X chromosome

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The X chromosome is one of the two sex chromosomes in mammals.[1] They decide the sex of an individual. The other sex chromosome is the Y chromosome.

Females have two X chromosomes, males have one X and one Y. An egg always carries a single X, while sperms carry either an X or a Y. That is how sex is determined in humans,[2] and in most other mammals. Although females have two X chromosomes, each cell can only have one X chromosome active. During early development, a process called X-inactivation occurs. In each cell one of the X chromosomes randomly deactivates. This causes different parts of the body to have different X-linked genes, and is responsible for the black and orange coloration of calico cats.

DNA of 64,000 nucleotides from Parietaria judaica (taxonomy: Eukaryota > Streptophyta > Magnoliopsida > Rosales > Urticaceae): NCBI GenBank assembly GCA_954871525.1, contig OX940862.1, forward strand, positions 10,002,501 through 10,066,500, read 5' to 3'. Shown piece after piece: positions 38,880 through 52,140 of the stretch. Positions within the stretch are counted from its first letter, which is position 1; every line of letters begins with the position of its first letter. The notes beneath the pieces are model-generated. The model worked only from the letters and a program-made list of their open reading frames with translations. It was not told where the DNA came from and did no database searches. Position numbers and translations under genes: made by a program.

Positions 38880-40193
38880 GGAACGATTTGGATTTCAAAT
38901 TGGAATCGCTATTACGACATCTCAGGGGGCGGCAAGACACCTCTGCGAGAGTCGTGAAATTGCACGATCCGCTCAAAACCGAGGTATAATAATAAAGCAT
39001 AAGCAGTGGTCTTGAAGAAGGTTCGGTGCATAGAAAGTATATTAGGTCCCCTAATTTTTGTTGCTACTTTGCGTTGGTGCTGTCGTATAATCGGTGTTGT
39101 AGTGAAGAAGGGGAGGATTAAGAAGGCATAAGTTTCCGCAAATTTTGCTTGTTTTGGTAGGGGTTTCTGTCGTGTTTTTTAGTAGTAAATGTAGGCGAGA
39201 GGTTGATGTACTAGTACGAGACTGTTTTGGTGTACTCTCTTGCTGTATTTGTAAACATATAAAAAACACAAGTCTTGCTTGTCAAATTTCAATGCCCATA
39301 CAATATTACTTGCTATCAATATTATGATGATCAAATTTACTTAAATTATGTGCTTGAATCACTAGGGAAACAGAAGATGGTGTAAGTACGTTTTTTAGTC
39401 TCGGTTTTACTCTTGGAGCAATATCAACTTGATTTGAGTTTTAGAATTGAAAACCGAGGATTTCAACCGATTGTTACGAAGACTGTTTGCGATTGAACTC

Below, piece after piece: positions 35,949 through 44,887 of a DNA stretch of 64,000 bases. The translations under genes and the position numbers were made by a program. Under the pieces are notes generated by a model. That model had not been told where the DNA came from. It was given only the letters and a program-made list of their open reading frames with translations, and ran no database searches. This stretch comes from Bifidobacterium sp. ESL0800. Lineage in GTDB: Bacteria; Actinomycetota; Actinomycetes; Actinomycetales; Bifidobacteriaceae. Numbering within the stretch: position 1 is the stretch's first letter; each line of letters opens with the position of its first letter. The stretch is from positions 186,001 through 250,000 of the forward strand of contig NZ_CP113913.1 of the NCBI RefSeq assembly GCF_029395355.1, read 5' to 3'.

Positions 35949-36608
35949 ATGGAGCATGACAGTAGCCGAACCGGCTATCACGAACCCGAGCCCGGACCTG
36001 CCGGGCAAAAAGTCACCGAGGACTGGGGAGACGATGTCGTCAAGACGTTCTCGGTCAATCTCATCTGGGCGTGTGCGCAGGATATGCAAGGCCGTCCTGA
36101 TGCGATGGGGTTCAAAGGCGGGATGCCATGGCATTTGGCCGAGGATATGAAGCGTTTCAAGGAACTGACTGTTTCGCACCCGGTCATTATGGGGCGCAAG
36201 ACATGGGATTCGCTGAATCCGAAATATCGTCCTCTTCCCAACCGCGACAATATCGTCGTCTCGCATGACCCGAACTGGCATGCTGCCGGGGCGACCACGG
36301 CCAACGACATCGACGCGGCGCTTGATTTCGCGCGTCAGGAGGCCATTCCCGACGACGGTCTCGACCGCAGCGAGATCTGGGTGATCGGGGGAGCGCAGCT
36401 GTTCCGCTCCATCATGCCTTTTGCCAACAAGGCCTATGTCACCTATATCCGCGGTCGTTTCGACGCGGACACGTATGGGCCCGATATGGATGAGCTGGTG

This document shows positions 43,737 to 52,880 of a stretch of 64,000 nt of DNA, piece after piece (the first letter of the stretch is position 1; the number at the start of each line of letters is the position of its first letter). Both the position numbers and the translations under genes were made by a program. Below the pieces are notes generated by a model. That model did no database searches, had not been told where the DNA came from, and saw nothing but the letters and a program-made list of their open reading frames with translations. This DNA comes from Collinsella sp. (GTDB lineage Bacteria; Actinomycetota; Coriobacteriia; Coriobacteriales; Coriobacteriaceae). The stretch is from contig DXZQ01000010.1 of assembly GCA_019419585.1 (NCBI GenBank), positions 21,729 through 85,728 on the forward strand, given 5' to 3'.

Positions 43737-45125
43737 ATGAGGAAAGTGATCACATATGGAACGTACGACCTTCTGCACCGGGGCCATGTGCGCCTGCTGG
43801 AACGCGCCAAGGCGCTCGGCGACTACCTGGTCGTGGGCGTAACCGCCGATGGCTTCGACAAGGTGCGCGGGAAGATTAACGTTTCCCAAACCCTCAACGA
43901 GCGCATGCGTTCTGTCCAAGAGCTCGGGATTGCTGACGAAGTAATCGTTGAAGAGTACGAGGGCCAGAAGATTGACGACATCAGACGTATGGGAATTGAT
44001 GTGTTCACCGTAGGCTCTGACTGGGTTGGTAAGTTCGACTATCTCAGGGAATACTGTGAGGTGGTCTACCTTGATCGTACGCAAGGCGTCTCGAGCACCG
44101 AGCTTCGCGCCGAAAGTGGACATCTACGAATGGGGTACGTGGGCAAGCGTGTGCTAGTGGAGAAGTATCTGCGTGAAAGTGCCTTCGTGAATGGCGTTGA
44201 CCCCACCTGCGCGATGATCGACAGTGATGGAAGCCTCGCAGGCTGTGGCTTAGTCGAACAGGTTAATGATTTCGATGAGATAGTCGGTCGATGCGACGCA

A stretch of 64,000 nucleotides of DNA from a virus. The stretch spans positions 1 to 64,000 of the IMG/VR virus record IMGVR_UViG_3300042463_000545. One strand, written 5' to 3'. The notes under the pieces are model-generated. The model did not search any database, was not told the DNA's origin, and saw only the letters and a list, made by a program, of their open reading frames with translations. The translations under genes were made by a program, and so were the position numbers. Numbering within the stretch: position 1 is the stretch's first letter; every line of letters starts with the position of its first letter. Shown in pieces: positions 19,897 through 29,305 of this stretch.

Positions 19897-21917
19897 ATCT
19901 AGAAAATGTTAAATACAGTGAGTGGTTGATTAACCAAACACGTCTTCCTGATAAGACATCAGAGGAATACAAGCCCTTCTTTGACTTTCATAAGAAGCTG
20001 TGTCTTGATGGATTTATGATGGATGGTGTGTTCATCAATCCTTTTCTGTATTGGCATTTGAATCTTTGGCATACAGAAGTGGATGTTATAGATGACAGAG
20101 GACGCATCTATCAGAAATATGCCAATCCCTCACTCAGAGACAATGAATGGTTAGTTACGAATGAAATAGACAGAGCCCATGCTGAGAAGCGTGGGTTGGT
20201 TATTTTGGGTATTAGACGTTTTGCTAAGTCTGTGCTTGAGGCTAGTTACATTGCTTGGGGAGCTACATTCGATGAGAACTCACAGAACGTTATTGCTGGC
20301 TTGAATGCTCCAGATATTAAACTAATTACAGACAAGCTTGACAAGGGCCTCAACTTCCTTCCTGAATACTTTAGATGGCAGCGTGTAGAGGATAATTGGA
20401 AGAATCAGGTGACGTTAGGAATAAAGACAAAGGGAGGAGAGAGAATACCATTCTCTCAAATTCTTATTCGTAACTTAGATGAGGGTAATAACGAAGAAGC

Related pages[change | change source]

References[change | change source]

  1. See sex determination for a fuller account.
  2. Bainbridge, David A. 2003. The X in sex: how the X chromosome controls our lives. Harvard.